As countries around the globe try to beat each other to the punch and print their way out of debt, equities have been attracting money out of bond markets. This is a trend we are watching closely, but we also know that new hands can sometimes be shaky hands when it comes to holding on to new investments. We continue to scan the data and look for potential new names to add to our recommended list. At the same time, earnings season is upon us, so we expect to see some of the fundamentals in various industries become a bit clearer. As always, we will keep premium subscribers informed of any immediate changes made to our Best Dividend Stocks List.
Looking at today’s action, Dell (DELL) added to yesterday’s lift on news the company may be in talks to be taken private. Apple (AAPL) shares dipped below $500 as another analyst shaved his earnings estimates and price target ahead of the company’s earnings news due out next week. Meanwhile, V.F. Corp (VFC) closed flat following yesterday’s pop on news it has an acquisition target in its sights.
Elsewhere, we saw positive analyst calls on Caterpillar (CAT) and Boston Properties (BXP) help those shares buck the early weakness. On the flip side, negative notes on Con Edison (ED) and American Express (AXP) had both of those names finishing in the red.
Making Snap Decisions
The New York Times ran an interesting piece this weekend about the state of mind gamblers are in when they are playing casino games. The focus was on how slot machines are now designed to make players feel almost as if they’re actually winning, even when they’re losing (players lose most of the time). I find the same effects happening in the markets these days.
Today’s version of business media, whether on TV, online, or other mediums, continues to come at us at lightning speed. With less and less time to process, active investors (i.e. traders) have seen their stress levels increase dramatically. It’s harder than ever to maintain a balance of discipline and investing/trading intelligently. The media will tell you that you can “play with the big boys” on Wall Street because of cheap trades, quick executions, and mountains of data to help you make those snap decisions. What they won’t tell you is that making quick investment decisions often leads to far more losses than gains.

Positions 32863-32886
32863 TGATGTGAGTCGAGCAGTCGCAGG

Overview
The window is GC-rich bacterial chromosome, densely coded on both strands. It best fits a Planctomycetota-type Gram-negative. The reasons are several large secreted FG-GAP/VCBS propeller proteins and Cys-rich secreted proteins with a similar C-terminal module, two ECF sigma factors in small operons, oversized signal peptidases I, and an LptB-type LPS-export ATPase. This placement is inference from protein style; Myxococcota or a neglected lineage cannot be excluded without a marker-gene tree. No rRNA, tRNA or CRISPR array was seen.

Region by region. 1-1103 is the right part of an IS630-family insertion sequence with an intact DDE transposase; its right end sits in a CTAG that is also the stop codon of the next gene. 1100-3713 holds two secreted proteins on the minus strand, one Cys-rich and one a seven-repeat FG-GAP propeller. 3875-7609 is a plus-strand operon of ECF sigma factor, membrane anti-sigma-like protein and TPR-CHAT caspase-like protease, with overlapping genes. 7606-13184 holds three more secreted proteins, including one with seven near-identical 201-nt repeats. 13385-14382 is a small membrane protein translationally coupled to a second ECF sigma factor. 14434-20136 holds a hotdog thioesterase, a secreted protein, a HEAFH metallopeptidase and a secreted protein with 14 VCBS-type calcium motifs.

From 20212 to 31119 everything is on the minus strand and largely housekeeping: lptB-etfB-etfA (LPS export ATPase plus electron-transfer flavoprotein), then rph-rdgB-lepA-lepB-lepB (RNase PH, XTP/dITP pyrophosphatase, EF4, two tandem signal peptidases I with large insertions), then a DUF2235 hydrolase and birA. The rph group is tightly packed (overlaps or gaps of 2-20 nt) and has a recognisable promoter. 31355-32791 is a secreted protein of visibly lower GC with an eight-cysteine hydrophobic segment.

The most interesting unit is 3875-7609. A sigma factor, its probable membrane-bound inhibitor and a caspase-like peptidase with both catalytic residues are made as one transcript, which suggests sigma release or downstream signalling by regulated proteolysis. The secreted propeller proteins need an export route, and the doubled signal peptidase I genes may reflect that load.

To build great wealth in the markets, you need patience in your decision-making. You also need a longer time frame than just one day, one week, or one month to allow your investments to grow.
Now if you’ve got plenty of discretionary capital and want to try and sit down at the poker table with the Wall Street trading pros, no one’s going to stop you from trying it. However, I can think of many other great things you could be doing with that extra wealth instead (think building a new business or becoming a partner in an existing business). In the meantime, heed some of these examples I share in this newsletter each day. Consider how awesome income investing is, and how well it’s worked for those who have remained patient over the years. When you focus your money and energy toward finding quality dividend-paying stocks or other income-producing investments, you’re much more likely to find long-term success.
Thanks for reading everybody. I’ll see you tomorrow!
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